Cases of Quality: Case Studies of the Approval and Evaluation of K-12 Online and Blended Providers
Michigan Public Act 60 (2013) tasked Michigan Virtual University, through its Michigan Virtual Learning Research Institute, to “research, develop, and recommend annually to the department criteria by which cyber schools and online course providers should be monitored and evaluated to ensure a quality education for their pupils.” This study provides an overview of existing models of cyber and online evaluation, which serve to inform the forthcoming recommendations. In this study, the authors identify ?ve constructs for course and provider evaluation and approval using examples from Georgia, Maryland, California, Washington, Minnesota, and Colorado. The report concludes with potential models and key guidelines states might consider in order to ensure a quality online education is available for all of their pupils. The use of online learning in K-12 education has expanded significantly throughout the United States and internationally (Barbour, 2012; Barbour, Brown, Hasler Waters, Hoey, Hunt, Kennedy, Ounsworth, Powell, & Trimm, 2011; Watson, Murin, Vashaw, Gemin & Rapp, 2012). Recent estimates indicate that anywhere from two to six million U.S. K-12 students are engaged in some form of online or blended learning (Ambient Insights, 2012; Watson et al., 2012; Wicks, 2010). The purpose of this study was to examine existing policies and practices related to the evaluation and approval of K-12 online learning in select US states and to use those examples to inform cyber and online provider evaluations.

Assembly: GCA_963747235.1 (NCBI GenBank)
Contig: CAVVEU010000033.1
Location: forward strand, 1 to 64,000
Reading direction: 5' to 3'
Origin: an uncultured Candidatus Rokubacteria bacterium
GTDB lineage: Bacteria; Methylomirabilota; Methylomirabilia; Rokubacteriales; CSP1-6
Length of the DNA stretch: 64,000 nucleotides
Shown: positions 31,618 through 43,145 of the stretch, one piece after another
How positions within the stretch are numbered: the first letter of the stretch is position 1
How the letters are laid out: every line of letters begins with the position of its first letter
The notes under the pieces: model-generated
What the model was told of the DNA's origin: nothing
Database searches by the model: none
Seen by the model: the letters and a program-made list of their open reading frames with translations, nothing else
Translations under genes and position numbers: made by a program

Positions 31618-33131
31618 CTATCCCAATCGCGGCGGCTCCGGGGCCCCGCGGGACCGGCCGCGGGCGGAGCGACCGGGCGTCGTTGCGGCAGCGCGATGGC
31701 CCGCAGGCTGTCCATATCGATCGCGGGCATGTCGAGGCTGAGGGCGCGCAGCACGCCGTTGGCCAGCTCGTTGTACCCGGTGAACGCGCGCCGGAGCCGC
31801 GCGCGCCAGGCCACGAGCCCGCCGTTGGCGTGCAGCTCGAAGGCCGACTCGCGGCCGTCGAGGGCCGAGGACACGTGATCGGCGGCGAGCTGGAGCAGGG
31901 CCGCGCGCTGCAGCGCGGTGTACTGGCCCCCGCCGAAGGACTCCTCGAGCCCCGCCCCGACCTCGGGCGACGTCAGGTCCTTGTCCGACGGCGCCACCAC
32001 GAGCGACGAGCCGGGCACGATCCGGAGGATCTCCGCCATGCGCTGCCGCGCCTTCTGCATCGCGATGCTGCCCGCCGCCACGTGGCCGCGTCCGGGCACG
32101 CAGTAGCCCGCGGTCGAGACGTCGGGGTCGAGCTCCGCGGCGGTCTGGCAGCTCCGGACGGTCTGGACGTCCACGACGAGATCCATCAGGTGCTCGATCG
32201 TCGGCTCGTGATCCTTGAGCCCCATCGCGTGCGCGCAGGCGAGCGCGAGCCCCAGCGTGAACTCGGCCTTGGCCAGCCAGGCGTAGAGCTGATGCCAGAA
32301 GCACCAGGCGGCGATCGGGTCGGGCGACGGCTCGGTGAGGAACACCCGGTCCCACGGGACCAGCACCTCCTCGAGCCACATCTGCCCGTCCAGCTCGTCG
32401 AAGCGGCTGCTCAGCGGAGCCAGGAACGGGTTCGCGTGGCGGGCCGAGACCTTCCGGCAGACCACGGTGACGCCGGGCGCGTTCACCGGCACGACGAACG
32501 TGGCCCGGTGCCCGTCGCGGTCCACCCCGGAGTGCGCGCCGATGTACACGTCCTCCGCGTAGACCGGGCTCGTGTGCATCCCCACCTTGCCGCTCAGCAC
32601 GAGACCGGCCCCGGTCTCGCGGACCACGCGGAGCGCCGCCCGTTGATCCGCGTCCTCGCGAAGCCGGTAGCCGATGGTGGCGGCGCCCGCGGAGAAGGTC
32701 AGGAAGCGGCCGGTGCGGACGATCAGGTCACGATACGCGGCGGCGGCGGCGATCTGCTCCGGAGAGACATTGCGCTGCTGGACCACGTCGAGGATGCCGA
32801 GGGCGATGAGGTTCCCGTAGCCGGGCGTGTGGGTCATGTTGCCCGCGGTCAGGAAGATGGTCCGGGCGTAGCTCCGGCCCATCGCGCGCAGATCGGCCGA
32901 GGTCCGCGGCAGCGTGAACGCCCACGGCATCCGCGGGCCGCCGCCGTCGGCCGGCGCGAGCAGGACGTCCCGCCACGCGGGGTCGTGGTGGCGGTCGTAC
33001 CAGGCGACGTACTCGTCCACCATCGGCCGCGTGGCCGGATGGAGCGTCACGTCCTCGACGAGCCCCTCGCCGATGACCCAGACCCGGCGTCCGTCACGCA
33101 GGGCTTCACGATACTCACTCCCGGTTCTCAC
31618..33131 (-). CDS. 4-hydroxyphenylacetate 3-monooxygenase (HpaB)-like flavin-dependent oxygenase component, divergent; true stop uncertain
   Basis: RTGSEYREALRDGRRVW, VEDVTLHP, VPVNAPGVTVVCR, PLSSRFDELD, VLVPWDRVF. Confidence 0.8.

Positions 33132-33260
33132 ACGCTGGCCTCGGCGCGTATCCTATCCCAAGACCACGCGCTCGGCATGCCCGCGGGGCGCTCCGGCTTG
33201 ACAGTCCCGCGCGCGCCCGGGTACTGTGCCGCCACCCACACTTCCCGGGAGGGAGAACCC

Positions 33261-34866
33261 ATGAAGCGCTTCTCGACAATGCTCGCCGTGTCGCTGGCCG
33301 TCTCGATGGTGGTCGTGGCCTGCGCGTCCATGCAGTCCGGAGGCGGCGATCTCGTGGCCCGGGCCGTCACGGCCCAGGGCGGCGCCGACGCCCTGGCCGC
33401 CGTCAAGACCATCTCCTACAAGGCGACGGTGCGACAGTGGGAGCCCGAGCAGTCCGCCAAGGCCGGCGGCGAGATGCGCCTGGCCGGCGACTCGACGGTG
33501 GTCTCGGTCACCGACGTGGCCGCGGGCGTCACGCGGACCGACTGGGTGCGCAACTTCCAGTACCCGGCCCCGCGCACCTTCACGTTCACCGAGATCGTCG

Barbour, M. & Clark, T. (2016). Cases of Quality: Case Studies of the Approval and Evaluation of K-12 Online and Blended Providers. In G. Chamblee & L. Langub (Eds.), Proceedings of Society for Information Technology & Teacher Education International Conference 2016 (pp. 809-815). Chesapeake, VA: Association for the Advancement of Computing in Education (AACE).